Faces of Addiction: Making up for lost time

Faces of Addiction: Making up for lost time (WCCU)

The President has declared a national emergency of opioid abuse, but battling an addiction of any kind is not an easy task.

Just ask Elisabeth Guffey --- it took her more than a decade to get and stay sober.

Now Guffey spends as much time as she can with her family. She's making up for lost time.

"I got my whole family back now," said Guffey.

It's a family she all but lost for 13 years, because of her addiction to cocaine and later crack cocaine.

"When I was 23 I snorted my first line of cocaine," Guffey said. "I was scared to death of drugs, but I snorted my first line of cocaine."

Elisabeth used drugs to cope with her father's illness and later his death.

"My father had diabetic neuropathy and woke up one morning paralyzed from a condition called transverse myelytis. And the guy I was with at the time kept going out in the hallway. I went out there with him...and it was a glass tube with some stuff in it and he put something on top and lit it. He put it in my mouth and said suck on it with a straw. And I did and then when I went back in and sat next to my dad it was like, 'okay, this doesn't hurt as bad now.' It took the edge off of my pain and my world went out of control."

And once her dad passed... "I dove head first into it. I started prostituting to supply my addiction, manipulating people, manipulating myself most of all... told myself what I was doing was okay."

Her addiction landed her in the Vermilion County Jail 25 times, in prison five other times. All of those sentences, less than two years.

"I didn't learn any new skills to get out and be sober," Guffey said. "So I would get out and get high. I went back to what I knew. Because I still didn't have my kids, my dad was still dead and I didn't know how to deal."

Elisabeth's husband had a front row seat to her addiction.

"I'd take a hit on my crack pipe and tears would just start rolling down his eyes. And I was like, 'what is wrong with you dude, you're blowing my high.' And he said, 'I have to sit here and watch you kill yourself.' He said 'It hurts me so bad to sit here and watch my best friend die.' And something clicked, and I realized, 'man, I am putting my kids and my husband through the same thing I went through watching my dad die.'"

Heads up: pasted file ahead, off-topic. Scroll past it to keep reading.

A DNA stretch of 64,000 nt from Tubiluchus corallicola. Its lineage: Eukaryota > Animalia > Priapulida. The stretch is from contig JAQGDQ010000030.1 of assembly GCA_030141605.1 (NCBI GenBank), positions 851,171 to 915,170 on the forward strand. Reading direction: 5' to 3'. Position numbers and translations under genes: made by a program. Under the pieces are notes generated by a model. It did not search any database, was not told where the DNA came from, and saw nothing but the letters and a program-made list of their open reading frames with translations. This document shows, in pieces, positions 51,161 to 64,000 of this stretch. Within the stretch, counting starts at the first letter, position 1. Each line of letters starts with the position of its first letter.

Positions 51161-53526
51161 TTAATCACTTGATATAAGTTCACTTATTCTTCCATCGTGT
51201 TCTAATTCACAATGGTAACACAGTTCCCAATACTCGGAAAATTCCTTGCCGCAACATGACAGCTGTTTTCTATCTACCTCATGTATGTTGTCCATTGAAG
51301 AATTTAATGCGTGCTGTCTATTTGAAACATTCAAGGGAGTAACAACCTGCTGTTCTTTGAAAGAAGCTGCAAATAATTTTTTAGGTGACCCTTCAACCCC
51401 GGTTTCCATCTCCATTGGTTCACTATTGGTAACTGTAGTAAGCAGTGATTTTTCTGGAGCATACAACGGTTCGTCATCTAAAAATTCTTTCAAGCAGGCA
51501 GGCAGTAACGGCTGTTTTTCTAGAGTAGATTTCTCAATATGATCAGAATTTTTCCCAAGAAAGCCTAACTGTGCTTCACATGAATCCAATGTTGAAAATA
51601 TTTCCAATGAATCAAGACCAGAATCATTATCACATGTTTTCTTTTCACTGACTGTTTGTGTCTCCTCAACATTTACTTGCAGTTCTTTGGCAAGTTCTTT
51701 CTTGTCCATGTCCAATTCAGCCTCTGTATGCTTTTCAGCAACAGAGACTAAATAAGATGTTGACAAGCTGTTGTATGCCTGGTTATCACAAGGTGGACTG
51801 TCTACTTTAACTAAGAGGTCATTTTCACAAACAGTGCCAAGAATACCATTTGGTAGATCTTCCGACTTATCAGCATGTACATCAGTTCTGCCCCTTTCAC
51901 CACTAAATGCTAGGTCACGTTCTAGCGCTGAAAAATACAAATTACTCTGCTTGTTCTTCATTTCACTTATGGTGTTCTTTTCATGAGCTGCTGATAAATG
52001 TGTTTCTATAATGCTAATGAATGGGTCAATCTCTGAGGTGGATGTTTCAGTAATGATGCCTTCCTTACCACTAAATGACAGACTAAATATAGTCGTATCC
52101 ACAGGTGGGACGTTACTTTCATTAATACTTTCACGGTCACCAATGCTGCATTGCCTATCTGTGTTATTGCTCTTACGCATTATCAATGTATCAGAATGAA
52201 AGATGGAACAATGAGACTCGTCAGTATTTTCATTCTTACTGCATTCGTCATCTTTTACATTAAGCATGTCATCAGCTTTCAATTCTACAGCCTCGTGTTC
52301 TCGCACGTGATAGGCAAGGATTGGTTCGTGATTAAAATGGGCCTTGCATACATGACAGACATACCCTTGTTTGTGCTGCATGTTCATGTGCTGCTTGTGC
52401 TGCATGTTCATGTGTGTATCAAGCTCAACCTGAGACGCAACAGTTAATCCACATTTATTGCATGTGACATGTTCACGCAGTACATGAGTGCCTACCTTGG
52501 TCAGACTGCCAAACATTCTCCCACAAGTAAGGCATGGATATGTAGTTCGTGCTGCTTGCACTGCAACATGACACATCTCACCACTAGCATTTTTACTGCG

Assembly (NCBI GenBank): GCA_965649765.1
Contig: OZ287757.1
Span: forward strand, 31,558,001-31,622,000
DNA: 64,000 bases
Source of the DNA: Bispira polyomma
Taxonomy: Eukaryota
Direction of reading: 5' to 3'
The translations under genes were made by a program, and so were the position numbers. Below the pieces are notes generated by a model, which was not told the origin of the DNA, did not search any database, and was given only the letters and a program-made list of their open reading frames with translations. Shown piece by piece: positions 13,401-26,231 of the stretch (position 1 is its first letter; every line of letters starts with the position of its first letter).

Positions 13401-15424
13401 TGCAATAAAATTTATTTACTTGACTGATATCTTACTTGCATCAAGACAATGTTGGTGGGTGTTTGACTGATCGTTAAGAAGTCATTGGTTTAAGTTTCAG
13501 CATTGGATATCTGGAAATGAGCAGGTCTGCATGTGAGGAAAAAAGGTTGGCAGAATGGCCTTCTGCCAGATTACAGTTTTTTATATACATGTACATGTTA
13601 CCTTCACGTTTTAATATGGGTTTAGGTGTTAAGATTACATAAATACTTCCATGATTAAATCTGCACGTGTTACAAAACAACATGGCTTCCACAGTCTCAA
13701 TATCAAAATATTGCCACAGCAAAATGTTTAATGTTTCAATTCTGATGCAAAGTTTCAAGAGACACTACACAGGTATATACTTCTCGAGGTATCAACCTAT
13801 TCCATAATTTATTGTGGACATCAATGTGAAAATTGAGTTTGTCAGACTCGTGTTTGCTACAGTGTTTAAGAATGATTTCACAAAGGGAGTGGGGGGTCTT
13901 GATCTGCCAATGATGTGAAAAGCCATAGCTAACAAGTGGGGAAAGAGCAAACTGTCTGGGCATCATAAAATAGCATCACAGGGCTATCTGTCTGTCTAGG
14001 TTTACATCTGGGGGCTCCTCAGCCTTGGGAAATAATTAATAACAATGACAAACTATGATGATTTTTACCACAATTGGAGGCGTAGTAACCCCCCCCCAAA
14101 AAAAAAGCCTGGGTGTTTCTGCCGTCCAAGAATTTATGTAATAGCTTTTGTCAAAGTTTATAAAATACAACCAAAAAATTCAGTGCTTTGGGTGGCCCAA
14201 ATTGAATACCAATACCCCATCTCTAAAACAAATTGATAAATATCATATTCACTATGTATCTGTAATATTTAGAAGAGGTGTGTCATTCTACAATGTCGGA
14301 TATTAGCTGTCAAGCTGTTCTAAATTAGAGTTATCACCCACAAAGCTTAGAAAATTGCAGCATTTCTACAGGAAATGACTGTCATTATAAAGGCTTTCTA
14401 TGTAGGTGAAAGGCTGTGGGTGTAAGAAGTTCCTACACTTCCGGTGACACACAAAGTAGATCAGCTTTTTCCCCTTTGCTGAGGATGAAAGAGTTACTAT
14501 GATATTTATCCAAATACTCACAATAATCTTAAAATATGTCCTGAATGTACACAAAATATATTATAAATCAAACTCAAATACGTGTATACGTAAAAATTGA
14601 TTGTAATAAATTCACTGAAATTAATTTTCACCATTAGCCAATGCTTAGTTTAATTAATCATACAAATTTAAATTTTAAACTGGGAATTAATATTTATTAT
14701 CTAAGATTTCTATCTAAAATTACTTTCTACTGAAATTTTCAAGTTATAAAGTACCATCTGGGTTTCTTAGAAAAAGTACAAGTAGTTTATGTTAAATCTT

October 2015, Elisabeth decided enough was enough. She was facing eight years in prison and asked the judge for one last chance.

"Nancy Fahey believed in me. She gave me that one last chance."

Guffey was sentenced to intense drug court probation.

"And then my miracle grow was Prairie Center."

Elisabeth credits the Prairie Center with helping her save her own life. They provided the long-term, outpatient treatment she needed to stay sober.

"I graduated drug court on November 9 with zero relapses and zero sanctions. Anything that was important to me, wasn't minuscule to them. They saw joy in my joy. They nurtured me. They gave me my tools. I just had to listen to her how to use them."

Elisabeth will have two years sober in October, but says it's a journey that will never be over.

"I'm still rebuilding every day. It's not over yet. Addiction affects the whole family. My children are survivors of addiction. My whole family is survivors of addiction. Addiction is not contained to one person. It's the largest epidemic known to mankind and it is killing people and affecting people's lives every, single day."

Elisabeth got off parole last month, for the first time in 15 years. She says the Prairie Center continues to help her in her sobriety. But the effects of the state's budget crisis still impacts the center.

Since 2007, Prairie Center has lost nearly $1.5 million dollars in treatment funding from the state of Illinois.

But there is some good news. The Prairie Center did receive additional funding from the state to provide drug and alcohol prevention services in certain schools in Vermilion County.

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